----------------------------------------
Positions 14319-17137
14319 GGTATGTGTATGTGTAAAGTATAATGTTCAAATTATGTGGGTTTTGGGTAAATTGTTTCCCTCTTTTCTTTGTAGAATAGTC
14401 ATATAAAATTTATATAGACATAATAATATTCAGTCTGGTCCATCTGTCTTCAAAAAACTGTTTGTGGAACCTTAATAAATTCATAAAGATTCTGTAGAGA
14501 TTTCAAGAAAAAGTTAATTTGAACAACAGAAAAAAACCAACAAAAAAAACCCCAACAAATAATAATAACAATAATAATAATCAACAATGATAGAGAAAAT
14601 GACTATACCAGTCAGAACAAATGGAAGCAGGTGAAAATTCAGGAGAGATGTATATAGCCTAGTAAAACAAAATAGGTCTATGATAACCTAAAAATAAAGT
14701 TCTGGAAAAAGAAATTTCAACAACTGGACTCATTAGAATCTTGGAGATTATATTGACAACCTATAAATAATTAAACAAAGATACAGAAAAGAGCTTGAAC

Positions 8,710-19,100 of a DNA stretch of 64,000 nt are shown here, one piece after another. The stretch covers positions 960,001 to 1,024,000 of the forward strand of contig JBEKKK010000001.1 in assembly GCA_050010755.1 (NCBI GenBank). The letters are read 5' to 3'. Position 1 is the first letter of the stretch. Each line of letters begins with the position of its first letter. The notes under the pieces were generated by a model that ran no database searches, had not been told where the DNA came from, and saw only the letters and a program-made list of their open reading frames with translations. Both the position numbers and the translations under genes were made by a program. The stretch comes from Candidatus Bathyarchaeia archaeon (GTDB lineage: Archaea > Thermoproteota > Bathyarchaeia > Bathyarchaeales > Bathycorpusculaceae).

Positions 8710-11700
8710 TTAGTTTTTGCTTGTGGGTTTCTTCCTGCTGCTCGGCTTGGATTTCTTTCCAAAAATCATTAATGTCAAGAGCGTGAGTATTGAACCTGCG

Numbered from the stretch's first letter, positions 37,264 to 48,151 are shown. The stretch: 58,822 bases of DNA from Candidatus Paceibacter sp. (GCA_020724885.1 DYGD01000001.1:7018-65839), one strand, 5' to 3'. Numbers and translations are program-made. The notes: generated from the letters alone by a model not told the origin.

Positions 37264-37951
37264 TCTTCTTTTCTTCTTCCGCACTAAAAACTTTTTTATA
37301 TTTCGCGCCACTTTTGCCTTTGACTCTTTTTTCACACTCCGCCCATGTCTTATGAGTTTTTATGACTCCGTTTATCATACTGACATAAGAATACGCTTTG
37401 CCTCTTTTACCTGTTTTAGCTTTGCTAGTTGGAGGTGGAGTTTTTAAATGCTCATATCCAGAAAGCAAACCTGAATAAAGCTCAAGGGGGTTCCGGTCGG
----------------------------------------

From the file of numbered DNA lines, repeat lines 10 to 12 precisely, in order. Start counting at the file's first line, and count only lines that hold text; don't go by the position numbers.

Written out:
Numbered from the stretch's first letter, positions 37,264 to 48,151 are shown. The stretch: 58,822 bases of DNA from Candidatus Paceibacter sp. (GCA_020724885.1 DYGD01000001.1:7018-65839), one strand, 5' to 3'. Numbers and translations are program-made. The notes: generated from the letters alone by a model not told the origin.

Positions 37264-37951
37264 TCTTCTTTTCTTCTTCCGCACTAAAAACTTTTTTATA